By Steve Keating,Excerpts by:Reuters
DORAL, Florida (Reuters) – Tiger Woods‘s status for this week’s WGC-Cadillac Championship remained uncertain on Tuesday as the reigning champion continued to receive treatment for a sore back.
He cancelled his pre-tournament news conference and practice round on Tuesday but is due to meet with the media on Wednesday.
Woods, who has been paired with Masters champion Adam Scott and FedExCup winner Henrik Stenson for the opening two rounds at Doral, withdrew from Sunday’s final round of the Honda Classic after 13 holes due to back spasms.
Woods, whose career tally of 14 majors is second to Jack Nicklaus, said in a statement after the Honda Classic that he would decide later if he could defend his WGC-Cadillac title.
If Woods is unfit to play it would be a big setback ahead of the April 10-13 Masters at Augusta National, the year’s first major
It would also leave world number two Scott a chance to bump Woods from the top of the world rankings with a win at Doral.
In 13 career starts at the WGC-Cadillac championship, Woods has seven wins, the last four on the famed Blue Monster course which underwent a massive redesign following last year’s win.
“I’d say it’s definitely a different Doral,” said Briton Justin Rose, the 2012 WGC-Cadillac champion. “A lot has clearly been done since last year.
“There’s elements that you recognize but pretty much the shots, the lines and obviously the reads on the greens are all completely new.”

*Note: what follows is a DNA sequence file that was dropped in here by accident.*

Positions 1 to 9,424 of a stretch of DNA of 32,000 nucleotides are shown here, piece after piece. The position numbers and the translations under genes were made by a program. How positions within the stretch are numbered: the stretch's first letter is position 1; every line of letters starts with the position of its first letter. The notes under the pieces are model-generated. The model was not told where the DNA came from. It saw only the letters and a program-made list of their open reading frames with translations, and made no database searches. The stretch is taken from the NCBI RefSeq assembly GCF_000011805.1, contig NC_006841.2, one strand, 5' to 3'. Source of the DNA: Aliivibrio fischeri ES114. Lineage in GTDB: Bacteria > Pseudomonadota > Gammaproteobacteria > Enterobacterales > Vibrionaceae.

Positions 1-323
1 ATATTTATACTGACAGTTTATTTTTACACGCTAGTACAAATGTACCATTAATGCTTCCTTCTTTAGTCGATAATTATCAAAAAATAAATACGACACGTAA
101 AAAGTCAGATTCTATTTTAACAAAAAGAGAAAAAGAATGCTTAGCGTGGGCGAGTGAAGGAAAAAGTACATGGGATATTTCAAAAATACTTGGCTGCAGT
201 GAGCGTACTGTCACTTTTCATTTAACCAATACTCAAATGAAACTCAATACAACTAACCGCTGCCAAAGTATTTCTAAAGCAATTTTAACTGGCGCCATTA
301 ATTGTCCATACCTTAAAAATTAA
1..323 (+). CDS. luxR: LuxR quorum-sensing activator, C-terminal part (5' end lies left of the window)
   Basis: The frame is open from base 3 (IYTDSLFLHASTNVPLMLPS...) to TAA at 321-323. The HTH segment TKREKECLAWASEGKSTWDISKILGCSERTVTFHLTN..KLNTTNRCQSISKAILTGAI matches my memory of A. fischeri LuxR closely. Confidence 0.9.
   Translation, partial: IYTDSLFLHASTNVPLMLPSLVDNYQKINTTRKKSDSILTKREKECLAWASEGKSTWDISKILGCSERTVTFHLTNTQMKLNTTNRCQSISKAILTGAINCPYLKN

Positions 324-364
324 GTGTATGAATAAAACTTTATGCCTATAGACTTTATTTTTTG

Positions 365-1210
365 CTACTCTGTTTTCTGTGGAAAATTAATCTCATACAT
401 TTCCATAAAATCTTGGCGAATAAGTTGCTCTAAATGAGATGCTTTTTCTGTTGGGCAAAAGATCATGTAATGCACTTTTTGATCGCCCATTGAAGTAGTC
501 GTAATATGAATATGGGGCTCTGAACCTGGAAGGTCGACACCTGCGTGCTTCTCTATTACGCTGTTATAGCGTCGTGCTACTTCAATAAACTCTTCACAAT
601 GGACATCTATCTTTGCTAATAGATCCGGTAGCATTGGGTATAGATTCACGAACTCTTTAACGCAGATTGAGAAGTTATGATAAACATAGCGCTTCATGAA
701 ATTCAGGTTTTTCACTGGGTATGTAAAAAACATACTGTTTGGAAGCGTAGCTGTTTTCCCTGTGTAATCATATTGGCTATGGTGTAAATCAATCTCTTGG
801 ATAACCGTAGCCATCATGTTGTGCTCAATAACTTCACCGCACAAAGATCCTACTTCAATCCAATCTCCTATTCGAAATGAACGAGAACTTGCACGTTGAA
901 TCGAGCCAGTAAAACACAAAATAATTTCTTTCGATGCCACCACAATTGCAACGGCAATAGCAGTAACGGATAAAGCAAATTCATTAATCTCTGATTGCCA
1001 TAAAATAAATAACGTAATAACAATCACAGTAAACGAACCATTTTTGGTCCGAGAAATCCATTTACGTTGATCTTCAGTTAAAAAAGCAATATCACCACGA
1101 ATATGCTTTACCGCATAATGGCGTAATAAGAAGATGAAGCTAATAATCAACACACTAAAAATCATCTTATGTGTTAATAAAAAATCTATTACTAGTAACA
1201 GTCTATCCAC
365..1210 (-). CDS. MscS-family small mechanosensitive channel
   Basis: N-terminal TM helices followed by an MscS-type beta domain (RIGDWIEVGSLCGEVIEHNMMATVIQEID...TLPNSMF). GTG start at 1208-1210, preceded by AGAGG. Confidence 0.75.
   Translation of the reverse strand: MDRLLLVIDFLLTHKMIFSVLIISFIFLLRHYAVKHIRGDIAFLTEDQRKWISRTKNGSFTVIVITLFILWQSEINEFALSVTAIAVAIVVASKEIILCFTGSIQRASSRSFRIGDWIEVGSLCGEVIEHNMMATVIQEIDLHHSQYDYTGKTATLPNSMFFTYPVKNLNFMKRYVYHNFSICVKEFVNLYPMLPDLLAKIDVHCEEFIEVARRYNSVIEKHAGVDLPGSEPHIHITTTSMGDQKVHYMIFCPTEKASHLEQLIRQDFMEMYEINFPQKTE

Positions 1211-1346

With the world’s top 50 players all teeing it up at the Blue Monster course there will be plenty to keep the expected large galleries entertained.
Another marquee grouping will feature Northern Irishman Rory McIlroy, who will be bidding to rebound from a jarring playoff loss at the Honda Classic, 2009 Doral winner and fan favorite Phil Mickelson and in-form Australian Jason Day, winner of WGC-Accenture Match Play Championship.
“At these events like the majors and WGC events, if you play well, you can move yourself up the rankings pretty quick,” said Day. “Winning the WGC Match Play, moving from 11 to 4, it was one of my goals to get into the top five this year and winning that event shot me up to number four.
“I don’t want to stop there. I just love playing in front of a lot of people on the big stage.”